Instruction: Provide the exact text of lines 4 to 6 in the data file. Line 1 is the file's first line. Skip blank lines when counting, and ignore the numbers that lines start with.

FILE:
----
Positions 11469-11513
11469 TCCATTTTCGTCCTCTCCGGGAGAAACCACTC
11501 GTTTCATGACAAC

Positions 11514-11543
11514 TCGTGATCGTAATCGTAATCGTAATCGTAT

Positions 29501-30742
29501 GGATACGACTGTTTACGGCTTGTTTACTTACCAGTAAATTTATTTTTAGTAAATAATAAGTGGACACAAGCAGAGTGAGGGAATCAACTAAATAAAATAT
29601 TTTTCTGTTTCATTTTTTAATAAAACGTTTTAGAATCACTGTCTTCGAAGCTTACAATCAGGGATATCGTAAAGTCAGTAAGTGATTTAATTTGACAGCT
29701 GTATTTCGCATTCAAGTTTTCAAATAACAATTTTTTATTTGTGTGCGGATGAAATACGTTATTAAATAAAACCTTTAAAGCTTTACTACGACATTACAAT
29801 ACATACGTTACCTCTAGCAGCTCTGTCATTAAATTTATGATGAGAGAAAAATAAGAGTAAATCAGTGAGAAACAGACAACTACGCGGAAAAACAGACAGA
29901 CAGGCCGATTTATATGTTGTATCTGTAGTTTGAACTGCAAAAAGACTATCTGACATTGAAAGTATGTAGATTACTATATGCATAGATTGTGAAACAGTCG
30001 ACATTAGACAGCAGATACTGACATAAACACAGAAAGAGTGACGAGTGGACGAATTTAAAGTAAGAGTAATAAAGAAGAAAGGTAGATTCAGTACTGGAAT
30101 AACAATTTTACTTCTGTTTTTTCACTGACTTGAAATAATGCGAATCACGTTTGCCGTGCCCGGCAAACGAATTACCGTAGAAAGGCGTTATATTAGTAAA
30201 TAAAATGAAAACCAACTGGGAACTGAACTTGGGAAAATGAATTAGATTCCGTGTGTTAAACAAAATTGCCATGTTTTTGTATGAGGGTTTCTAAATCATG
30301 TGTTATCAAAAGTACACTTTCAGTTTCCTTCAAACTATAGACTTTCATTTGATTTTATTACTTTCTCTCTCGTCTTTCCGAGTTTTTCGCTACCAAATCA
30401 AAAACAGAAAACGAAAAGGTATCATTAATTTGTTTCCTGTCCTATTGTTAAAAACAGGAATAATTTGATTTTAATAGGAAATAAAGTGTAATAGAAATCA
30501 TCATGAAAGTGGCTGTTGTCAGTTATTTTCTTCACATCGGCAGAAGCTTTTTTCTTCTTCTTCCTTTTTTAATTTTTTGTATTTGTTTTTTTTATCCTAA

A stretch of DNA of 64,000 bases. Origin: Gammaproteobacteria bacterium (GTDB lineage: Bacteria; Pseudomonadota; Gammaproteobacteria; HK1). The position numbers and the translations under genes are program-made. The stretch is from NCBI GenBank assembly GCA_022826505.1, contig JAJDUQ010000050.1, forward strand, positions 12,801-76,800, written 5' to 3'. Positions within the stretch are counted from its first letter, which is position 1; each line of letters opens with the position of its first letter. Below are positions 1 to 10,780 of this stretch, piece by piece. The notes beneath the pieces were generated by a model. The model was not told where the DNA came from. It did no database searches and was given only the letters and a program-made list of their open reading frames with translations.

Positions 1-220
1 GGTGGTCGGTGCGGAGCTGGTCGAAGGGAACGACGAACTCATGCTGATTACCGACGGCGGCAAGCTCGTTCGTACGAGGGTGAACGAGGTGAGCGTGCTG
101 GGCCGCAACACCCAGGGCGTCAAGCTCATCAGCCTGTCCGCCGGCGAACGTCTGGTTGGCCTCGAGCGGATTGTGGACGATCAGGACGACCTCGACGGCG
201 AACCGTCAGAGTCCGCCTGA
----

Positions 11514-11543
11514 TCGTGATCGTAATCGTAATCGTAATCGTAT

Positions 29501-30742